It is well known that the vast majority of the patients that a speech pathologist will treat are children, many of whom are under 5 years of age. However, it is also true that adults suffer from speech and language problems too, and one group where it is specifically prevalent is older people, which is why an increasing percentage of those aged 65 and over are seeking speech therapy.
This occurs, not because older people are suddenly reporting communication problems, but due to ever-increasing shifts in the age demographics of the population. For example, in the 30 years from 1990 to 2020, the average age of the Australian population increased by almost 6 years, and from 2000 to 2020 the percentage aged 65 and over rose by 4%.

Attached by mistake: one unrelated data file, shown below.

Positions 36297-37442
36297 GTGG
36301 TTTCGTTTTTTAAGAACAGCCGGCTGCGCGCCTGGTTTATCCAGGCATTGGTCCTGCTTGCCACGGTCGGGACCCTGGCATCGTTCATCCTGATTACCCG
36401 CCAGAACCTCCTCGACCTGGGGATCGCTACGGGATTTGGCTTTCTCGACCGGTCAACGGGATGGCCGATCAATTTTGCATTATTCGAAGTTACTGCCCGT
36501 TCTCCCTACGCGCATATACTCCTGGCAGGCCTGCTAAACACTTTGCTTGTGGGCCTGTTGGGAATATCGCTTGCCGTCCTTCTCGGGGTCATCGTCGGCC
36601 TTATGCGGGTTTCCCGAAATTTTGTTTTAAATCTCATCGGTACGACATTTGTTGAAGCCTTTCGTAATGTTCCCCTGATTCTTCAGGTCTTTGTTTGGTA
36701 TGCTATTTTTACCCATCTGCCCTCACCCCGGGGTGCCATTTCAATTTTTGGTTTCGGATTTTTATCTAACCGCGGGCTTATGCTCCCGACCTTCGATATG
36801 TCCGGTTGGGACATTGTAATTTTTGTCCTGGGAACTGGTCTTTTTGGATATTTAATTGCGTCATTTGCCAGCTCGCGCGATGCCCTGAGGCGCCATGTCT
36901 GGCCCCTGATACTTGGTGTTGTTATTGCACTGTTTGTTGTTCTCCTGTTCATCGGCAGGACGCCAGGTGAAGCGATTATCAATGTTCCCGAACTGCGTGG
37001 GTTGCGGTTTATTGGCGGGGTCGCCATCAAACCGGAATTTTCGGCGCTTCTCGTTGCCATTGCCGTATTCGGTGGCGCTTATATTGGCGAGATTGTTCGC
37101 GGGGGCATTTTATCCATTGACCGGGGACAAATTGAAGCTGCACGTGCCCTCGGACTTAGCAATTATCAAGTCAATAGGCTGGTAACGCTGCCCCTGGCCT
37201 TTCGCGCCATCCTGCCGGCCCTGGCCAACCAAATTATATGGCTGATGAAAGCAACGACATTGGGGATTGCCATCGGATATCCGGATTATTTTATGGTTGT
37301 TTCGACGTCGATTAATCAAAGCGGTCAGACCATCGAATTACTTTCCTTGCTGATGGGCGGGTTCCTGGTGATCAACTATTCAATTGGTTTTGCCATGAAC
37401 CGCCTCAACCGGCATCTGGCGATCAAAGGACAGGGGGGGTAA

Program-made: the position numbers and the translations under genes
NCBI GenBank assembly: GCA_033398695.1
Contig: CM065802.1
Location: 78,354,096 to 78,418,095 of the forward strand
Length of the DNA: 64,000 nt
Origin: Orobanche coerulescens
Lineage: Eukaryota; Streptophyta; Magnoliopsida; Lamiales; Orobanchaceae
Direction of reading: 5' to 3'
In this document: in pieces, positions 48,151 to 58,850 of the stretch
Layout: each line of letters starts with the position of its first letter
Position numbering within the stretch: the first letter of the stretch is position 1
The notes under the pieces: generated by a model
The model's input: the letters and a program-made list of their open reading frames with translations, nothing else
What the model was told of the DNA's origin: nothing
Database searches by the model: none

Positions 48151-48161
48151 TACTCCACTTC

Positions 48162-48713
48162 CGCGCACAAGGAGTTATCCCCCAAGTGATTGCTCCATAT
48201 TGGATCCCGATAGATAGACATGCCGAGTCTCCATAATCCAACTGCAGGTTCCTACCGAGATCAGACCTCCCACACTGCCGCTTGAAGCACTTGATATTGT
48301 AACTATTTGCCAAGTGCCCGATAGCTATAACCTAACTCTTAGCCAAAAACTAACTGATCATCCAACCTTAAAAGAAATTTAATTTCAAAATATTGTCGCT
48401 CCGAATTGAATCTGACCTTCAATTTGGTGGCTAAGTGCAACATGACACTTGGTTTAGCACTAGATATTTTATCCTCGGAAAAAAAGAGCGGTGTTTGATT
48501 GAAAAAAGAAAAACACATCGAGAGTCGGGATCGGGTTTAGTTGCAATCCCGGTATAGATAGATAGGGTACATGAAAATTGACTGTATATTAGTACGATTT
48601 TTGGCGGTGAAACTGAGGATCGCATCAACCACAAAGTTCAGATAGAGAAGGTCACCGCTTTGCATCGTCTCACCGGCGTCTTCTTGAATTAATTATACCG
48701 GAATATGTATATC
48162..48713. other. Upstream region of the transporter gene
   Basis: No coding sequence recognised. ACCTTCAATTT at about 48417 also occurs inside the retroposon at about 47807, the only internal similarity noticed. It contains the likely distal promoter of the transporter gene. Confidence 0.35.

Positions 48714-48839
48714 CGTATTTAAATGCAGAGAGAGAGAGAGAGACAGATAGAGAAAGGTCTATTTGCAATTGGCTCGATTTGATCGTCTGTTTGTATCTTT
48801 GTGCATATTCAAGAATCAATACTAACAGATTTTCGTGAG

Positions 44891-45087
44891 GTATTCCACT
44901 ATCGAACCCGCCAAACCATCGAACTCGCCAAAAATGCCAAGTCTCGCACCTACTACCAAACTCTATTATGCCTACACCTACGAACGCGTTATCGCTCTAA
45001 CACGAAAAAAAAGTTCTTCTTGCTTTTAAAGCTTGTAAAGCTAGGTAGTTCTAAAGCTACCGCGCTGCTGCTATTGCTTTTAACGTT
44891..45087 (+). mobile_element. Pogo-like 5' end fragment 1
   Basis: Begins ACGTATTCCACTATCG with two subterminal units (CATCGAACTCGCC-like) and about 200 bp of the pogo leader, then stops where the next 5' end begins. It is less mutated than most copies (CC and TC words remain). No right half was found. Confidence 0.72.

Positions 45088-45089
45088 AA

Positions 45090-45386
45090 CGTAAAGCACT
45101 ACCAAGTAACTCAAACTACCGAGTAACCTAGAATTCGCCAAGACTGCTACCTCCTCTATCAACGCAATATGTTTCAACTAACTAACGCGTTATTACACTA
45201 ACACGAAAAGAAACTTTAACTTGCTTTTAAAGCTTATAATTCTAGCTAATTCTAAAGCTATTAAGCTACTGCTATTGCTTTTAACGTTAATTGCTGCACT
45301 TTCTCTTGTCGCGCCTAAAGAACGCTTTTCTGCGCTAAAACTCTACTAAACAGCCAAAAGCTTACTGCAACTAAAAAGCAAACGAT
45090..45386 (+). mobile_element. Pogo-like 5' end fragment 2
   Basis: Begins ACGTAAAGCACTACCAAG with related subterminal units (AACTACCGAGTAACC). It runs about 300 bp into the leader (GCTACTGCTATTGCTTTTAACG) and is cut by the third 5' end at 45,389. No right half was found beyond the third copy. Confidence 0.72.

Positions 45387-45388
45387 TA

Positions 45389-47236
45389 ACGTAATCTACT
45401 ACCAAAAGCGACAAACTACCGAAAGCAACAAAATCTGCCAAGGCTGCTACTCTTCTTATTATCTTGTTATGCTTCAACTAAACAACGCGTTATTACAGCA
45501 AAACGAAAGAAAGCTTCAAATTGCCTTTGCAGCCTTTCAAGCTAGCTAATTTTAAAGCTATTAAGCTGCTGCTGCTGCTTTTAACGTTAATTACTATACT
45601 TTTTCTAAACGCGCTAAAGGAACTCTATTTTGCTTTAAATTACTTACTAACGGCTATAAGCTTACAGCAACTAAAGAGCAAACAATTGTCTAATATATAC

Those numbers are certain to increase further with predictions showing that by the year 2050, Australia will have 1.8 million residents aged over 85, which works out at around 5%. So, it is clear that medical professionals, including speech pathologists, have increasing numbers of patients who are classed as elderly, not just because the elderly are more prone to ailments and illness, but also because there are many more individuals within that age group than ever before.